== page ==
Caught between worlds, gay Palestinians search for a fulfilling sense of identity.
For 15 months, filmmaker Jake Witzenfeld, a straight British Jew, followed three gay Palestinians — Khader Abu-Seif, Fadi Daeem, and Naeem Jiryes — as they lived their lives in Tel Aviv. Israel’s 1.7 million Arab citizens account for 20% of the country’s population, but as members of this large minority, Abu-Seif, Daeem, and Jiryes are caught between worlds, straddling rigid divides. They feel themselves to be less Palestinian than those in the Occupied Territories, and though they hold Israeli passports, their ethnic identity resists the label “Israeli.” They live in Tel Aviv, a haven for gay life in the Middle East, but that link to their fellow LGBT Israelis is tenuous.
Witzenfeld initially sought to explore the confused space occupied by gay Arab-Israelis, to learn how young, progressive Palestinians orient themselves within their society. For them, even the simplest decisions — whether to go out to an Arab or Jewish club, whether a guy is too Zionist to date, whether to pre-drink to Hebrew or Arabic music — carry undue weight.
But then, war. Captured on film, the devastating Gaza conflict of the summer of 2014 laid bare the precarious position of Palestinians generally in Israel. “At night, lots of right-wing radicals would run past our apartment screaming, ‘Death to the Arabs!’ And you understand why people [Israeli Jews] are so irritated,” Abu-Seif says. “They don’t want to live their lives afraid” of rockets from Gaza, of kidnappings, he explains. “But from the other side, they aren’t aware that they are terrorizing me, that they terrorize Arabs living inside Israel.” The war also proved to Abu-Seif that his sexual and national identities are ultimately inseparable. “To define myself just on my sexuality would be great, but I cannot. Every time there is a war, every time something happens politically, automatically, all I am is an Arab. The enemy.”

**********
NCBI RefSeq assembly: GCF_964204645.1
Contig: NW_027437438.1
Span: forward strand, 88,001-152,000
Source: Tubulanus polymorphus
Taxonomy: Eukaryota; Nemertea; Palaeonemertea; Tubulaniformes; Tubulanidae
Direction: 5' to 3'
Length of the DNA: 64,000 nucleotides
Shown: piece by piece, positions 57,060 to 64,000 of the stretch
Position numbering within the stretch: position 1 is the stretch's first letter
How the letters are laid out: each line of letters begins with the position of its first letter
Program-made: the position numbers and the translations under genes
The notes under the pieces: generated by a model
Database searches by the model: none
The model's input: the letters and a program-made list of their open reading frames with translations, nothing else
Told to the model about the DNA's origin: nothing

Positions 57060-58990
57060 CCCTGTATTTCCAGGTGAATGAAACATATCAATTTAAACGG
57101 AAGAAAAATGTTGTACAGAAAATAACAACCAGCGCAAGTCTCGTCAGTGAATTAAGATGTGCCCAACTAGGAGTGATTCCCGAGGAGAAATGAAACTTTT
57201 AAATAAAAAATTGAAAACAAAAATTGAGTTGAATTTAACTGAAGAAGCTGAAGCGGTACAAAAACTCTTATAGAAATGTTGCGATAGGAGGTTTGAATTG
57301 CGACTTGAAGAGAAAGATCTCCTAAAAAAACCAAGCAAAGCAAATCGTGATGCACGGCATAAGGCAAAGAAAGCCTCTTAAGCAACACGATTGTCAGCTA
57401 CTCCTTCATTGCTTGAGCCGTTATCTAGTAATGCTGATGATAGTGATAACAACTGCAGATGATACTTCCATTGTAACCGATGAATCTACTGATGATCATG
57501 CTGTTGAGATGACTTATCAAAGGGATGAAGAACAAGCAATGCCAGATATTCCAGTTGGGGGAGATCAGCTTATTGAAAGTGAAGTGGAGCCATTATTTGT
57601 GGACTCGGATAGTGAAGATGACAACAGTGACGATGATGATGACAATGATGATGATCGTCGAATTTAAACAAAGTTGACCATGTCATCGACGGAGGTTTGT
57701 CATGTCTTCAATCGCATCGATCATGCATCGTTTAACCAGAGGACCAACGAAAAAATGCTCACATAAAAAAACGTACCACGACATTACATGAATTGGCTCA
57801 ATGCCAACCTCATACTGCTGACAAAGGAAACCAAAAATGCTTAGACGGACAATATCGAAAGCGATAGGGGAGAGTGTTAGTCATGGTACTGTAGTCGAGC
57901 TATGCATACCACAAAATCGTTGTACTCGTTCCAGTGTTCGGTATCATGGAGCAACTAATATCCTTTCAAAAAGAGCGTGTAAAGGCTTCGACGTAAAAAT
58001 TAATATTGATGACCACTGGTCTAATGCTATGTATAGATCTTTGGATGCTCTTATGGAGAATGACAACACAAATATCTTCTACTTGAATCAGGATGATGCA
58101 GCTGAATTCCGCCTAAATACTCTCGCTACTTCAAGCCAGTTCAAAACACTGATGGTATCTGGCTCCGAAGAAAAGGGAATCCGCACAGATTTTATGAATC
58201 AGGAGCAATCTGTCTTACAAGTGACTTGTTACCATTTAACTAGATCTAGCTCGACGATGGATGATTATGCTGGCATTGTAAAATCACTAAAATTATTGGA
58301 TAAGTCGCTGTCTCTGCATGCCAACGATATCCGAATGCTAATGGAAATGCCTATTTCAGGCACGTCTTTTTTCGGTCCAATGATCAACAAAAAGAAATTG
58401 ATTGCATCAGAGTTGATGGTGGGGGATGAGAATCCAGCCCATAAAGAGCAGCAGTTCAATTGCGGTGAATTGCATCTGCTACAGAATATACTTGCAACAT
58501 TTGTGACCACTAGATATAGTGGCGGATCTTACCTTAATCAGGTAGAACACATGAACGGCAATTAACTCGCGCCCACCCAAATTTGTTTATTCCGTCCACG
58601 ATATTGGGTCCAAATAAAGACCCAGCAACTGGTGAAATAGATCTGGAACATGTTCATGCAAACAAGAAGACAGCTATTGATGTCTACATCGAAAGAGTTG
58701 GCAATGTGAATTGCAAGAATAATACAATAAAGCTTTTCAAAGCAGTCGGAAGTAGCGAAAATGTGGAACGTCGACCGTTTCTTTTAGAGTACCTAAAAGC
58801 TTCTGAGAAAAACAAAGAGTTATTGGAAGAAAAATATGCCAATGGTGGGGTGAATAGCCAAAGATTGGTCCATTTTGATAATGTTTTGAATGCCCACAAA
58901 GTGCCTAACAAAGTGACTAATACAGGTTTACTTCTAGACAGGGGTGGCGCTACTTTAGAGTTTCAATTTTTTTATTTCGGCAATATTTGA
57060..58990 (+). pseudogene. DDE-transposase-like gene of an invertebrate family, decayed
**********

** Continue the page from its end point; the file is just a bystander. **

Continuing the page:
Oriented (go to OrientedFilm.com for screening schedule) doesn’t offer answers. It aims to unsettle and confuse, to shake off preconceived beliefs and inspire conversation. “I want Oriented to be the kick in the knees that gets people talking,” Witzenfeld says, “because we need it.” —J.M.